BRASILIA (Reuters) -Brazil’s Finance Minister Fernando Haddad on Monday said President Luiz Inacio Lula da Silva will nominate Paulo Picchetti as central bank director of international affairs and Rodrigo Alves Teixeira as director of institutional relations.
The nominations must receive approval from the Senate before the new directors can take office. They will replace outgoing directors Fernanda Guardado and Mauricio Moura, whose terms are set to expire at the end of December.
With the new picks Lula, who took office in January with harsh criticism of the central bank’s monetary policy, will see four of his chosen candidates seated on its nine-member board.
Government officials had told Reuters that the president was moving swiftly to secure his nominations so that the new directors could vote on the first policy decision of 2024.
Picchetti, a professor at Fundacao Getulio Vargas (FGV), is widely regarded by the market as a close associate of Haddad. He holds a master’s degree in economics from the University of Sao Paulo (USP) and a doctorate from the University of Illinois.
“Picchetti’s appointment to the central bank is very positive,” Warren Rena’s chief economist Felipe Salto said. “He is an extremely respected academic, with extensive experience in inflation and price indexes.”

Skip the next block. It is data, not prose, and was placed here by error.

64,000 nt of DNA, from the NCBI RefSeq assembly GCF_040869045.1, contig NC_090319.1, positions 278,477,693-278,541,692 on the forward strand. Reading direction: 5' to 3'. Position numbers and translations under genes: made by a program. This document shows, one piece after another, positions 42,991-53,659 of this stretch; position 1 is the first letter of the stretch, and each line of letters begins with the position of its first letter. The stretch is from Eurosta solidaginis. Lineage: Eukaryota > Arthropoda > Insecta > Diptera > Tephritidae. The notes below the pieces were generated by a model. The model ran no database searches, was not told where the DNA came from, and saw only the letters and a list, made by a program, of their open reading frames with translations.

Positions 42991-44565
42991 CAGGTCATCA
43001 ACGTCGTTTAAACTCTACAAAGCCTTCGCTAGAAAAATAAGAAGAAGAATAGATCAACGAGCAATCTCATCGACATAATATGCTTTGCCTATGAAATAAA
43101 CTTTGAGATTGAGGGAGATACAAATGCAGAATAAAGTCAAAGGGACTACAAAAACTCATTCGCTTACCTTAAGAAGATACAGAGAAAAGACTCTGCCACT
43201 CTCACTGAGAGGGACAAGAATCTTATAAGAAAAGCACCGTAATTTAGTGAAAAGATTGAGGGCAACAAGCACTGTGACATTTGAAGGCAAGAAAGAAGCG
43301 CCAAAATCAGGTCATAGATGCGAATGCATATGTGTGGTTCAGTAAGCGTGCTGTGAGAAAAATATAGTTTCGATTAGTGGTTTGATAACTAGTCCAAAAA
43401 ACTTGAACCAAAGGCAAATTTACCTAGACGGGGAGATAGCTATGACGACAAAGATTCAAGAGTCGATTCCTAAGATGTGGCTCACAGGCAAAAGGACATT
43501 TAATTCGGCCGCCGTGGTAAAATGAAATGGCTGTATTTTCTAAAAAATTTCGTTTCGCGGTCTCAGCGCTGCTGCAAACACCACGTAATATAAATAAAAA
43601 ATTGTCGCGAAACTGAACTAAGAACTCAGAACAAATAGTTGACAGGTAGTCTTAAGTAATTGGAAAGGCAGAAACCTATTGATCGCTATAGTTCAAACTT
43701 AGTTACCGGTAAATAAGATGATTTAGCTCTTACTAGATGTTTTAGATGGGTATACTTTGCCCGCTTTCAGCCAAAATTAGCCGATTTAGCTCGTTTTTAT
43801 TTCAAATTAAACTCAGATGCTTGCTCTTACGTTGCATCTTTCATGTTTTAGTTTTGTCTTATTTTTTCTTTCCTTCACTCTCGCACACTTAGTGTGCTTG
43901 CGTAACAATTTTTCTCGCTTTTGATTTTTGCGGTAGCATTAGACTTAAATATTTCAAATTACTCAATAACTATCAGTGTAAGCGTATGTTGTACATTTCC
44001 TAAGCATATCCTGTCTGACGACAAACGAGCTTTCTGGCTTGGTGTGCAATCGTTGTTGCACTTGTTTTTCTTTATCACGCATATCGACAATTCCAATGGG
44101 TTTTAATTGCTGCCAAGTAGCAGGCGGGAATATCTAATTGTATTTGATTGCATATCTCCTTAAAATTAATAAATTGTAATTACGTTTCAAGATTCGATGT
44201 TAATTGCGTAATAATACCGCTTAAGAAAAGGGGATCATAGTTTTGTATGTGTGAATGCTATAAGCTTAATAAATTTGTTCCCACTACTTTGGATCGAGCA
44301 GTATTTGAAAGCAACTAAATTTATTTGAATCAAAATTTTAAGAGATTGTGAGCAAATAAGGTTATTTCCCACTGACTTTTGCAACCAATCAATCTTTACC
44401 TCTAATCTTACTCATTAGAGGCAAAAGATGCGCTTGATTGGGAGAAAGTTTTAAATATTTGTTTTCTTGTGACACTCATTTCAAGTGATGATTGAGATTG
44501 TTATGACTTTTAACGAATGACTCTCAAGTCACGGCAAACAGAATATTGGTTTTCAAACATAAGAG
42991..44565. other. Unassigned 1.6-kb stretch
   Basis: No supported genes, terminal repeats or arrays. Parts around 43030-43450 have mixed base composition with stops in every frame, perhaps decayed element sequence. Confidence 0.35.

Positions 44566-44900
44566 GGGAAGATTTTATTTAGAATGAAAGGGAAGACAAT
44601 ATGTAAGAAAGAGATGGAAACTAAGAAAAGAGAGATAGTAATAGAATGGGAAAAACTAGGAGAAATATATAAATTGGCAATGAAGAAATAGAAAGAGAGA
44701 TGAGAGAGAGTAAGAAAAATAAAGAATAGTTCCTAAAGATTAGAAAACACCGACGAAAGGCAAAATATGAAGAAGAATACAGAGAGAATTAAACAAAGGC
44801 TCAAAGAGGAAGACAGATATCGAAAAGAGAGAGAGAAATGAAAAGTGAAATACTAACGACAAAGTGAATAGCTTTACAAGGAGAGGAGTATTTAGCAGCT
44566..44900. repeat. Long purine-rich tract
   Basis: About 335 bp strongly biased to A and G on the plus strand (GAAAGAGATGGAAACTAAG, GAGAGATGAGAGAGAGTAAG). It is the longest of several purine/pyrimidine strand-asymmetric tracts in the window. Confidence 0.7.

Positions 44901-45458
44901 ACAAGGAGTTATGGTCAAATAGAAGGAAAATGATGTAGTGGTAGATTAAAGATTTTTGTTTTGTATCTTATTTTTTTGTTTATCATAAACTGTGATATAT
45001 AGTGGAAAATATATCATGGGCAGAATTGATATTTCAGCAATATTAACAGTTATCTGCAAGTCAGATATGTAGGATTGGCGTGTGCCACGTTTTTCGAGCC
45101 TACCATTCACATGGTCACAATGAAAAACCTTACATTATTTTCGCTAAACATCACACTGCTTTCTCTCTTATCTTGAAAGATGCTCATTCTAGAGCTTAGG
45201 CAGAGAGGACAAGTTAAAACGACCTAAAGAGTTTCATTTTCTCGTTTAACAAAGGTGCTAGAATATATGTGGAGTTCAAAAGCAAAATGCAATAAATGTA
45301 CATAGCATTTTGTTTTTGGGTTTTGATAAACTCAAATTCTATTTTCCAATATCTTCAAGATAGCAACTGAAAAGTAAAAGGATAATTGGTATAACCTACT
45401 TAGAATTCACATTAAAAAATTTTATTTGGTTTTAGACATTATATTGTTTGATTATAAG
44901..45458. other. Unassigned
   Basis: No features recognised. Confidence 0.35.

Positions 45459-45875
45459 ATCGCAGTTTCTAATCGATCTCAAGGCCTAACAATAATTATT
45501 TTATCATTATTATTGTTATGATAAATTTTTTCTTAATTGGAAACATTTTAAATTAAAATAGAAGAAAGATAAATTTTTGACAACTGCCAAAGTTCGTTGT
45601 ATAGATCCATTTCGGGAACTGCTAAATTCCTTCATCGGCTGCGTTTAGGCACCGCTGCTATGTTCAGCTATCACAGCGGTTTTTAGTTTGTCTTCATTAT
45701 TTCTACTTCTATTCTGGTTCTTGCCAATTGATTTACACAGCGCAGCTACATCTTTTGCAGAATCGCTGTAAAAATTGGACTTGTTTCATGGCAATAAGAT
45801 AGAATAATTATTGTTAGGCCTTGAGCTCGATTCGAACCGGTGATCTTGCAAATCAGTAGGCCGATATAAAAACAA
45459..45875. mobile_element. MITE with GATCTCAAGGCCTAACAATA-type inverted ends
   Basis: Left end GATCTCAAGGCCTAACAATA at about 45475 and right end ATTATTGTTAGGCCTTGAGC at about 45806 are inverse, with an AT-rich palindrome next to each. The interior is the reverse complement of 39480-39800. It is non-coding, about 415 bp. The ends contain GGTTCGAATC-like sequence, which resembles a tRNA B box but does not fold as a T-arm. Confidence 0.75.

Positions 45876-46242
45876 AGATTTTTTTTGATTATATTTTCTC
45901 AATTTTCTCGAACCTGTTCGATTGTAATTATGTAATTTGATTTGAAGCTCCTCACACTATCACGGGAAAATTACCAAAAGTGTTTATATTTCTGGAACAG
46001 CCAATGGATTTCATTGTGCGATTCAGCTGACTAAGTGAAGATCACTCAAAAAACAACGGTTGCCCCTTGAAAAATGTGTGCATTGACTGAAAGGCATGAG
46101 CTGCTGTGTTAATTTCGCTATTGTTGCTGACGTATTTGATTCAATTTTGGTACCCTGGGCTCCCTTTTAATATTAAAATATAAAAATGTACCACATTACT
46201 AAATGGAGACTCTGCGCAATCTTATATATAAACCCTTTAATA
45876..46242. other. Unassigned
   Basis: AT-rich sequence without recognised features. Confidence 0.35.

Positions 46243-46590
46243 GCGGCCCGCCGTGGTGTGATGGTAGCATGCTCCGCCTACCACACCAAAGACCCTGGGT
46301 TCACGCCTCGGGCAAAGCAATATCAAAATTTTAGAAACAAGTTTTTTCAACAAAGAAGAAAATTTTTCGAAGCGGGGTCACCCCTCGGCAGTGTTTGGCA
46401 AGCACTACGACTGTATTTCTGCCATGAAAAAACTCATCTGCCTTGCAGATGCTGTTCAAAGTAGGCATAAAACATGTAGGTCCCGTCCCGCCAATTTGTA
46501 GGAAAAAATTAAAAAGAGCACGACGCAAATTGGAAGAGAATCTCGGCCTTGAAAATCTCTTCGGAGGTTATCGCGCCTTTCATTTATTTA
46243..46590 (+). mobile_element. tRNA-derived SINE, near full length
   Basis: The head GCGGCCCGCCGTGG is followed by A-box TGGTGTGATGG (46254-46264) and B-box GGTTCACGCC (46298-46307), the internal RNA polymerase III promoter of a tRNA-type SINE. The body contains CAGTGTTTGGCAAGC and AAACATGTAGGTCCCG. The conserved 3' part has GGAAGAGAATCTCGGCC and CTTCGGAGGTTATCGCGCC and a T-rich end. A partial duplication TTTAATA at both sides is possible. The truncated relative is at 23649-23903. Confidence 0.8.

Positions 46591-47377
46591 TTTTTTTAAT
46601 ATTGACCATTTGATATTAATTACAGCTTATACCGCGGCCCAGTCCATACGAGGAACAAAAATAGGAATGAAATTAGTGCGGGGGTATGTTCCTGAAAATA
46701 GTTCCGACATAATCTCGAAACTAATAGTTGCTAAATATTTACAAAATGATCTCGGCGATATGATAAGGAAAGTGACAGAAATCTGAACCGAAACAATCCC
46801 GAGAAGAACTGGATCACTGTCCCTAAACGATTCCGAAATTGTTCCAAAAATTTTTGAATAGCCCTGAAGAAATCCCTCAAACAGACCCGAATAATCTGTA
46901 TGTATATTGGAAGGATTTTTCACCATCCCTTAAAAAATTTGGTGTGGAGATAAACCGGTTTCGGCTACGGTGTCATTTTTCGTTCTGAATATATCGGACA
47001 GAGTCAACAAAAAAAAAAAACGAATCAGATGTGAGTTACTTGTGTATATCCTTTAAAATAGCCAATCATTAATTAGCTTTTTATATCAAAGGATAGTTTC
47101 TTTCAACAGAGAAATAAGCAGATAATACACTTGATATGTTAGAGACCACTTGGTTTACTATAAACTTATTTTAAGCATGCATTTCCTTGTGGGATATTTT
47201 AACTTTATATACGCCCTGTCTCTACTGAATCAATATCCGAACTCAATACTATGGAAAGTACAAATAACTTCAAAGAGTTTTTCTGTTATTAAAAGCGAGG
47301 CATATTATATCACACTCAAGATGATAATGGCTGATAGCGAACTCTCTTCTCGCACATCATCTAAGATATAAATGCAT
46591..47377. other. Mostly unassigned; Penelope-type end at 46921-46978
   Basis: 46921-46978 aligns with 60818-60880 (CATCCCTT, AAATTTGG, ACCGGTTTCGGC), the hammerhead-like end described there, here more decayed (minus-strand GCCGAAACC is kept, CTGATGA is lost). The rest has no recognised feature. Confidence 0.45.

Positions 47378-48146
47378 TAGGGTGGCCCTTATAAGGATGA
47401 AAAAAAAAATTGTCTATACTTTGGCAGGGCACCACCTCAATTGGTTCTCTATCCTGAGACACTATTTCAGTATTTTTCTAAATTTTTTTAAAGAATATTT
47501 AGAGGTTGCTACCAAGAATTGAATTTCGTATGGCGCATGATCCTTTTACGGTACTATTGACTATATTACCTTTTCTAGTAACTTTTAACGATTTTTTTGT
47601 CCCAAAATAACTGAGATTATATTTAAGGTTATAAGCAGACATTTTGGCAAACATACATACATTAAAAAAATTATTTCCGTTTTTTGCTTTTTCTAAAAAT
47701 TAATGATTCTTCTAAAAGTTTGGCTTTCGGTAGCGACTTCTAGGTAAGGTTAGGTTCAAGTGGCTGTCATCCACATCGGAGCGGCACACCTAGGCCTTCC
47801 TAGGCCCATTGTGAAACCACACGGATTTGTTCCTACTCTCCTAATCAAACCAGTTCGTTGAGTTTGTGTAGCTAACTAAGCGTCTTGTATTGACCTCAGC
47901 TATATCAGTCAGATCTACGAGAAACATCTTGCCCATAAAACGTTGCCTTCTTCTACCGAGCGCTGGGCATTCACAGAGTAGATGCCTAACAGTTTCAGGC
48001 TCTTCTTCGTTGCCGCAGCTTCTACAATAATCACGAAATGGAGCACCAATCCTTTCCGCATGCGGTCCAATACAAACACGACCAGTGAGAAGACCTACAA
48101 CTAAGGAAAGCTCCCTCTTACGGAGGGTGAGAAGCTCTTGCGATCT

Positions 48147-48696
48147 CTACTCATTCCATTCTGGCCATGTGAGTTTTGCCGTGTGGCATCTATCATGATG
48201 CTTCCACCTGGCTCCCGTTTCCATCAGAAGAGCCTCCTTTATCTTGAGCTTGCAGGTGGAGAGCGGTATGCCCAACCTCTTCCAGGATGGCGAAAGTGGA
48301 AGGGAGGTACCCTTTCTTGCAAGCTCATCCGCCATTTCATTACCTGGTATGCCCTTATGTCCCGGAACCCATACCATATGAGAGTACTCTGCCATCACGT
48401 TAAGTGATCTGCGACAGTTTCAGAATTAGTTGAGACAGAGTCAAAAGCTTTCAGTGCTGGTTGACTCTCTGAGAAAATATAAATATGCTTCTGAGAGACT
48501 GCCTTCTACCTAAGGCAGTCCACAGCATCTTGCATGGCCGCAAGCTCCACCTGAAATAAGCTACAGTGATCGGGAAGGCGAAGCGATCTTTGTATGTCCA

Teixeira, meanwhile, is career civil servant at the central bank. He holds a degree in economics and earned both his master’s and Ph.D. from USP. He held two positions in the Sao Paulo city government during Haddad’s tenure as mayor.
The central bank nominations have been closely monitored by analysts, as some expect that as Lula’s nominees gain more influence in the board, the central bank’s approach to fighting inflation may become more lenient.
Policymakers acknowledge this perception as a potential hindrance to anchoring inflation expectations in line with the official target.
The central bank kicked off an easing cycle in August after holding its benchmark interest rate unchanged at a cycle high for nearly a year to battle inflation.
So far, interest rates have been reduced by 100 basis points to 12.75%, and policymakers have flagged their intent to keep implementing 50 basis-point cuts in the upcoming meetings.
(Reporting by Marcela Ayres; Editing by Steven Grattan and Bill Berkrot)